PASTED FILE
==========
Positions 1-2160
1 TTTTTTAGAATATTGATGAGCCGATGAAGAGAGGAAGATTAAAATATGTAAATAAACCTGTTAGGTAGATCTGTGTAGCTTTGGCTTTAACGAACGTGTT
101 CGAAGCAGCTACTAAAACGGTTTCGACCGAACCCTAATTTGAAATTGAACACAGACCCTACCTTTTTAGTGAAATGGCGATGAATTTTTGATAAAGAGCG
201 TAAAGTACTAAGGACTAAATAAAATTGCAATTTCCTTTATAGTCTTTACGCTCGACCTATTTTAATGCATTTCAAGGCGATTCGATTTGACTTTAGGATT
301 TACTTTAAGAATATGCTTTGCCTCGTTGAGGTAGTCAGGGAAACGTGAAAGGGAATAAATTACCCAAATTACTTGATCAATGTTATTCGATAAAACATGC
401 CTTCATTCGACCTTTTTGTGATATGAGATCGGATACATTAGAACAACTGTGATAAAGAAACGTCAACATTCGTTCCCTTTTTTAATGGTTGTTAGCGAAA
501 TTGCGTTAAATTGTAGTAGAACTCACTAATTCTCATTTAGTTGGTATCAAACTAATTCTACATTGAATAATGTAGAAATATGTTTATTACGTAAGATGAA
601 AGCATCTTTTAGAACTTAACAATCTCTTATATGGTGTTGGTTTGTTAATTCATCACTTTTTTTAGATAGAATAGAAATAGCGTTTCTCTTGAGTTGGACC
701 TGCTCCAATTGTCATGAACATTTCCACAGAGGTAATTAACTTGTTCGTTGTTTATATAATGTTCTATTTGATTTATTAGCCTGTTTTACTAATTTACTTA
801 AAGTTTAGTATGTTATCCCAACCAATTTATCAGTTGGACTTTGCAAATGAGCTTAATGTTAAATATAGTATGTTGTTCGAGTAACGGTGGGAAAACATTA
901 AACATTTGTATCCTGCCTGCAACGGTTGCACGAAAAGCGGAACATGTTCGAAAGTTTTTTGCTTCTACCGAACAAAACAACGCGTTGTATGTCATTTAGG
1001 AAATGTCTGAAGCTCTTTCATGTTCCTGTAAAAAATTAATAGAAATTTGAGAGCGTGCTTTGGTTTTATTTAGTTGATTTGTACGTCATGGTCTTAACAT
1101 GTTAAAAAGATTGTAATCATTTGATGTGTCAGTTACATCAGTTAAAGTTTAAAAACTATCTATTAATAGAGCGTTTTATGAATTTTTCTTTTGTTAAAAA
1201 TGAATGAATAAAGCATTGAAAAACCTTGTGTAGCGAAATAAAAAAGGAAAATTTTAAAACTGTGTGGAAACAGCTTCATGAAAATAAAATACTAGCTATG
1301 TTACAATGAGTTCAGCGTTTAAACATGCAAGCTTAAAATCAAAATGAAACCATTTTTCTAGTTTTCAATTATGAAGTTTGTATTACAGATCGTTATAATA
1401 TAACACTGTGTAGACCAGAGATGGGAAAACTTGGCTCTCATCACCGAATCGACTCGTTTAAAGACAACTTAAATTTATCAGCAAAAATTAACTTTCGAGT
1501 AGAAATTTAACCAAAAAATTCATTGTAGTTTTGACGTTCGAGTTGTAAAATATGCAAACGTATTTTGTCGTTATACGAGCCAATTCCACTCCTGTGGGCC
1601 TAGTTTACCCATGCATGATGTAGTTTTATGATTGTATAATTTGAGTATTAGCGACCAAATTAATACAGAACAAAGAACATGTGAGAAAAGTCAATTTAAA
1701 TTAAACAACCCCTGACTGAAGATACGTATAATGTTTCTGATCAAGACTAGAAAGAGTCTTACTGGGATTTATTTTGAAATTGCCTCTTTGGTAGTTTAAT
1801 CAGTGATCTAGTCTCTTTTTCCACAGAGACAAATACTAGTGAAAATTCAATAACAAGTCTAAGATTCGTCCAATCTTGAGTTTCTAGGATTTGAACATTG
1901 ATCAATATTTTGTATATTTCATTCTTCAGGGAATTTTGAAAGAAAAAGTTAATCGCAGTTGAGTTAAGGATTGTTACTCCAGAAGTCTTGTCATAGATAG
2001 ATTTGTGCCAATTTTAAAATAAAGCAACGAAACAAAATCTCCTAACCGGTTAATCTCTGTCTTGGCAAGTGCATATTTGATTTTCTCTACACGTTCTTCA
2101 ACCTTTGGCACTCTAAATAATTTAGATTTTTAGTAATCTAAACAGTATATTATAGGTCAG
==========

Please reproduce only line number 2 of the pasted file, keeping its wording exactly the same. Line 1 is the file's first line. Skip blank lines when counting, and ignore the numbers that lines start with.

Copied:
1 TTTTTTAGAATATTGATGAGCCGATGAAGAGAGGAAGATTAAAATATGTAAATAAACCTGTTAGGTAGATCTGTGTAGCTTTGGCTTTAACGAACGTGTT